Dazzling music from MacBook and iPod TouchPosted on June 5th, 2009 No comments
Last night I went to a very unique concert, Stanford Laptop Orchestra 2009 Spring Concert, and frankly even I knew it would be performed with laptop computers, but that did not prepare for what I was going to see that night. And it’s just purely amazing!
The SLOrk is a computer-mediated ensemble that combines technology and music together, and unlike other computer-mediated performance I have been before, the SLOrk’s chamber music concert last night was definitely more theatrical and sophisticated than grass root. On the stage, I could count 18 Apple MacBooks glowing in the dim light, and there were Star Trek-ish multi-channel speakers, amplifiers, and joysticks sitting around. The performers, or human performers I should say, all sitting cross-legged and comfortably on round-shaped meditation pillows. Later I learned that those amplifiers and speakers were cut, sand and wired by these Stanford students.
They performed 8 pieces last night, and my favorite was The Slorkestra Song and Return to Non-specific Gamelan Taiko Fusion. The Slorkestra Song featured different laptop-instrument groups, and I heard music coming alive from all directions while players touching the touchpad (or trackpad in Apple’s term), tilting the laptop or shaking the iPod Touch. The sound of drums, percussions, sitars and other MacBook generated music all came and blended together in a rich polyphony.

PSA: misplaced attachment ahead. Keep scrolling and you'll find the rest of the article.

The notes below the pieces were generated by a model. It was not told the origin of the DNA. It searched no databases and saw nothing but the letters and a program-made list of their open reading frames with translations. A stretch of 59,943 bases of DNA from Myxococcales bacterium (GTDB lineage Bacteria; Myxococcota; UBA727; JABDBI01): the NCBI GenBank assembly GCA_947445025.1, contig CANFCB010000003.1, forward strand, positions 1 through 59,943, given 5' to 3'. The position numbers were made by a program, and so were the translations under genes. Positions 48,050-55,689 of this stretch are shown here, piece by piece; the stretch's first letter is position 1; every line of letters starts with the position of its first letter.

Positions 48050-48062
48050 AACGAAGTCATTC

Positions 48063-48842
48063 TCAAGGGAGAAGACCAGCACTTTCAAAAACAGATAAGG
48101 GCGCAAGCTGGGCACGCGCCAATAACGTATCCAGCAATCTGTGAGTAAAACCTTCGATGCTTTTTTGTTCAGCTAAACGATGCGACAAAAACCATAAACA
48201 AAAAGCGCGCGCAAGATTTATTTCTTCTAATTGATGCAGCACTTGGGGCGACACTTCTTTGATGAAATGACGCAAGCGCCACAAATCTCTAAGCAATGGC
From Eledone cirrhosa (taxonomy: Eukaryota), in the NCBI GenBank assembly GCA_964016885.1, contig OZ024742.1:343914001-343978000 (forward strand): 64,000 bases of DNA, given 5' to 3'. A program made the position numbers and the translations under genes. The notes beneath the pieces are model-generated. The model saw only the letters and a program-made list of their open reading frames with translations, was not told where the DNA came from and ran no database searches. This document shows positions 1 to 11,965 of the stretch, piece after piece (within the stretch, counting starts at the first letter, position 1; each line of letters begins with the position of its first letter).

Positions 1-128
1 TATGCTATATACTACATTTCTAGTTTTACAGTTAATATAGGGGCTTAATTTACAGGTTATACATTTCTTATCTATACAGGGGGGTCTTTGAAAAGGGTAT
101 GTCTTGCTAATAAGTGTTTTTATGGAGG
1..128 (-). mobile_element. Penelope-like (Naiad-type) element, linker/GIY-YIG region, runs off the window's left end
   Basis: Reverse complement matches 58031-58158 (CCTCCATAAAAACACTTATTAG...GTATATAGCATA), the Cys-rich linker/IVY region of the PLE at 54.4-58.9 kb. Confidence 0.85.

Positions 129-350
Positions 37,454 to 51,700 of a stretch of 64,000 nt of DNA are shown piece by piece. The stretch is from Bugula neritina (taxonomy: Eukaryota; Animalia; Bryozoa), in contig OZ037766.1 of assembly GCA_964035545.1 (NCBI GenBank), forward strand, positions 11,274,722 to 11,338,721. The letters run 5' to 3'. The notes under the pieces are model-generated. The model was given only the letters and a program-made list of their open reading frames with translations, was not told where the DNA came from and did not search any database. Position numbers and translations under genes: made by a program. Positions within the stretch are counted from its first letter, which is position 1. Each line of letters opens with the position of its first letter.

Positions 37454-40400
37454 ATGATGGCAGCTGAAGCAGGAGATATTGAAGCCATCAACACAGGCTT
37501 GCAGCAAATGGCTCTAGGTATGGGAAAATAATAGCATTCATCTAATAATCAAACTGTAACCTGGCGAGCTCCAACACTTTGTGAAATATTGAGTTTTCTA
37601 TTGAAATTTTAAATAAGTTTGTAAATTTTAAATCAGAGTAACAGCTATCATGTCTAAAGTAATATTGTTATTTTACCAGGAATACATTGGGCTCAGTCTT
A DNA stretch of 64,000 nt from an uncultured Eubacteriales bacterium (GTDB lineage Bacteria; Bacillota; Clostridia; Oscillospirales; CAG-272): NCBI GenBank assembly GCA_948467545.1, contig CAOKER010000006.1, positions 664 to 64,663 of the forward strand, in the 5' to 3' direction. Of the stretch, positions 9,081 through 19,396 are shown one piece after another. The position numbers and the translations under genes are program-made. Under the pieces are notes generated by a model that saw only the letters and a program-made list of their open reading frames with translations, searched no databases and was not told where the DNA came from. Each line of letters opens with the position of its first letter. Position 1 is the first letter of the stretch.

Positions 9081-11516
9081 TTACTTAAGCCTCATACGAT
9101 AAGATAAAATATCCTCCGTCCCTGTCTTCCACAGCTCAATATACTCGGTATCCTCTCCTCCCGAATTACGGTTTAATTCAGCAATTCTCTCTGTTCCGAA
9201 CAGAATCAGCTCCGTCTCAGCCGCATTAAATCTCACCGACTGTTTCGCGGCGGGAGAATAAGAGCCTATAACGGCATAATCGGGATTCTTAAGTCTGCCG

The Return to Non-specific Gamelan Taiko Fusion was a very non-western style percussion ensemble — machine synchronized percussion, with tuned bell timbres, drums and various percussive sounds. When I closed my eyes, I was swept by the music magically from a theater in Stanford to somewhere deep in mountains of Kyoto. I would not be surprised if spring water bursting out of walls.
Another interesting piece was the SoundBounce; four performers shook the iPod Touch as the conductor instructed, while other performers titled or touched their MacBooks. I could almost visual the virtual sonic balls bouncing back and forth between the four players and got smashed by rackets or electric wires in the air. This was a very energetic piece of music.
Due to respect, I did not tape or record any part of the concert, however here is a video clip from the SLOrk website showing SLOrk in action. Please also check out here and here to learn more about SLOrk.
I must confess that I am more a Philadelphia Chamber Orchestra and KDFC 102.1 fan, and not a scientific person, nor do I understand the details of how many MHz the sounds mix or how a computer synchronizer works, however I must say the idea of balance and harmony human and computer, music and technology, are truly inspirational. Last night’s experience was just dazzling.
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